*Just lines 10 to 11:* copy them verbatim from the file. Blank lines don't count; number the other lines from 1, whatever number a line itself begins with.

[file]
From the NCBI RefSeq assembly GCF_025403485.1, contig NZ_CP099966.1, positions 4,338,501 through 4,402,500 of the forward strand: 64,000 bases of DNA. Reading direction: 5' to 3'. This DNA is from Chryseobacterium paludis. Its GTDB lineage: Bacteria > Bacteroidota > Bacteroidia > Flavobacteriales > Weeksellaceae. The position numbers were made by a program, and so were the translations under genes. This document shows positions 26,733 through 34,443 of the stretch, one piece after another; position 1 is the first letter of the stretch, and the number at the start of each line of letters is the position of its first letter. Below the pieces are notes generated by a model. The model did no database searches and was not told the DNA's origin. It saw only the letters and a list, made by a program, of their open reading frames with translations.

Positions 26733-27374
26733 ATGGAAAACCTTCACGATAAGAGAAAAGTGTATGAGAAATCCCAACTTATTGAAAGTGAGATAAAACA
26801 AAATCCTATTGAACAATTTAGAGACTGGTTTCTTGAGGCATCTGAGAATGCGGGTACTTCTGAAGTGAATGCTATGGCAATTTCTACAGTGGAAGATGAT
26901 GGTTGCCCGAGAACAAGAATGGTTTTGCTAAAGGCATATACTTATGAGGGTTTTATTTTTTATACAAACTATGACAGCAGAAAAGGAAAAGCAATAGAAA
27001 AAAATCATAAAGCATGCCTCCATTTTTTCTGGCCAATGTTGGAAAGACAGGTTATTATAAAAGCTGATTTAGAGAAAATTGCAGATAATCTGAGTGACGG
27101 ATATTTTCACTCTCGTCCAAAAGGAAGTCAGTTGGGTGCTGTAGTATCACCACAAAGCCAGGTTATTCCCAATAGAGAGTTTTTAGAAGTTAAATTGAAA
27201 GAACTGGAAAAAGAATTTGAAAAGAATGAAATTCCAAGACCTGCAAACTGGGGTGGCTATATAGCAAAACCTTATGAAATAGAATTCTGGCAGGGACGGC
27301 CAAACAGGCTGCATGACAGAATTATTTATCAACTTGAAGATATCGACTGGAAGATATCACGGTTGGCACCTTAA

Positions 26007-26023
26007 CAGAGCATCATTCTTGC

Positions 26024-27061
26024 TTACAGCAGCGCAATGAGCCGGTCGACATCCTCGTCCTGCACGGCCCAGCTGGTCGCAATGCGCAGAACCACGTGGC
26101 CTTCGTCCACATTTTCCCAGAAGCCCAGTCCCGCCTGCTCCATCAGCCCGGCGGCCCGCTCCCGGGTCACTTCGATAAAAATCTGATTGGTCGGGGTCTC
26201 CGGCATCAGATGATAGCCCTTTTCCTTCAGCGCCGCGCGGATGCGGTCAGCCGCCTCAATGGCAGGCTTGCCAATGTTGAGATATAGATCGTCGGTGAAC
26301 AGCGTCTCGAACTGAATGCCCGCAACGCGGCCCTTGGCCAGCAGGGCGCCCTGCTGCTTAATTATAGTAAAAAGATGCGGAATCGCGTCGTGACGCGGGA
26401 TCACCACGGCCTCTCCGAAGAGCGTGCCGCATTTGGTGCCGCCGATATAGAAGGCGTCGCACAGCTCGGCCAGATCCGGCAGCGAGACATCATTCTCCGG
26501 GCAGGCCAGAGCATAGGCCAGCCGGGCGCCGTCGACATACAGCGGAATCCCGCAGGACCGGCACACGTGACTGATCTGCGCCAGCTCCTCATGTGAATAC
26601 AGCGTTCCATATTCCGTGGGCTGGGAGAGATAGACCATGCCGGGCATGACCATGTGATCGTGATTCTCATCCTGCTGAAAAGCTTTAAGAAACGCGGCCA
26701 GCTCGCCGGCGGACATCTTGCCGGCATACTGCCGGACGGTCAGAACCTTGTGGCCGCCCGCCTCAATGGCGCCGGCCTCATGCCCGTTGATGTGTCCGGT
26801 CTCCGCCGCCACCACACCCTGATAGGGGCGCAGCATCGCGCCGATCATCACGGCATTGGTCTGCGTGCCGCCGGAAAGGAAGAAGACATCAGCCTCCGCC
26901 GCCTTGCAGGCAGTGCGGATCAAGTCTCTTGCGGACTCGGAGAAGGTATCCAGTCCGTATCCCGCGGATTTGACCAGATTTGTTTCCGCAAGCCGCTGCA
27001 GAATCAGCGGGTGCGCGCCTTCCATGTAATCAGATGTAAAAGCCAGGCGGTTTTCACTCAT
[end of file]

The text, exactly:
Positions 26007-26023
26007 CAGAGCATCATTCTTGC